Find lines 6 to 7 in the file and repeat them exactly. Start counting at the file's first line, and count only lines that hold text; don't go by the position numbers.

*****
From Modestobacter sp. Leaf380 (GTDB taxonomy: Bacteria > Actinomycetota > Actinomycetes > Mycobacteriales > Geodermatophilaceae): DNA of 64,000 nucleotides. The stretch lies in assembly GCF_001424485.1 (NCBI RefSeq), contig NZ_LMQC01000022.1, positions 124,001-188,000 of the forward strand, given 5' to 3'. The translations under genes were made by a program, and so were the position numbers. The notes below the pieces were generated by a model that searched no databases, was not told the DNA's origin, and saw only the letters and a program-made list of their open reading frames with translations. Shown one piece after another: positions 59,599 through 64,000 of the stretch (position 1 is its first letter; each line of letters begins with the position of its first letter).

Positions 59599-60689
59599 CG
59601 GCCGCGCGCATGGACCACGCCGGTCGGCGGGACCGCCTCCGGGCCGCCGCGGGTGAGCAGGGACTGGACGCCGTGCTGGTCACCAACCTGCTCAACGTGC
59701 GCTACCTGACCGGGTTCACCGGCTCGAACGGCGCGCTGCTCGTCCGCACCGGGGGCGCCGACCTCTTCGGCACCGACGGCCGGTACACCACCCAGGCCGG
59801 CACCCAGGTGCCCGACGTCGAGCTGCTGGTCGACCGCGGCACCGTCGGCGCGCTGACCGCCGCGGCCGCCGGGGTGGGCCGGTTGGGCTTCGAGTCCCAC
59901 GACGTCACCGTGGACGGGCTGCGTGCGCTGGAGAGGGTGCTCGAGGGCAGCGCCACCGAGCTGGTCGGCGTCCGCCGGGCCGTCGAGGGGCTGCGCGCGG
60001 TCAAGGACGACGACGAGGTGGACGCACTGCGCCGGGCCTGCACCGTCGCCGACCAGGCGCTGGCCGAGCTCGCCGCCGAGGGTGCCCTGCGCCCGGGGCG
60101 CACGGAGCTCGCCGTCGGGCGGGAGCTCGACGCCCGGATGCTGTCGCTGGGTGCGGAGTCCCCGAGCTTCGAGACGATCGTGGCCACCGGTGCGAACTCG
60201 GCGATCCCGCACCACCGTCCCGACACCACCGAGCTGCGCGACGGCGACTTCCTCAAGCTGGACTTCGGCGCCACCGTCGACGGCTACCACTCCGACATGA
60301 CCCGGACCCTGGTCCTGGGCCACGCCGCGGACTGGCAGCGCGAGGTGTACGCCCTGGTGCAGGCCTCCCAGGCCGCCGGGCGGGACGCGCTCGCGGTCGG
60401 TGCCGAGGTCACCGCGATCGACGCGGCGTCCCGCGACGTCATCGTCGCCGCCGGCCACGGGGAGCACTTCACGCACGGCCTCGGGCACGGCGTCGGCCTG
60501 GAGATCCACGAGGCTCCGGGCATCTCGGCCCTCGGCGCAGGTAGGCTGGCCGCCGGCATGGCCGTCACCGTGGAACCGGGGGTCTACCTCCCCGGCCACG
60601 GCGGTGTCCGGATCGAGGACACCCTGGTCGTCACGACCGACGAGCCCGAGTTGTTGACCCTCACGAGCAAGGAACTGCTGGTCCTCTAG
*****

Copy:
59801 CACCCAGGTGCCCGACGTCGAGCTGCTGGTCGACCGCGGCACCGTCGGCGCGCTGACCGCCGCGGCCGCCGGGGTGGGCCGGTTGGGCTTCGAGTCCCAC
59901 GACGTCACCGTGGACGGGCTGCGTGCGCTGGAGAGGGTGCTCGAGGGCAGCGCCACCGAGCTGGTCGGCGTCCGCCGGGCCGTCGAGGGGCTGCGCGCGG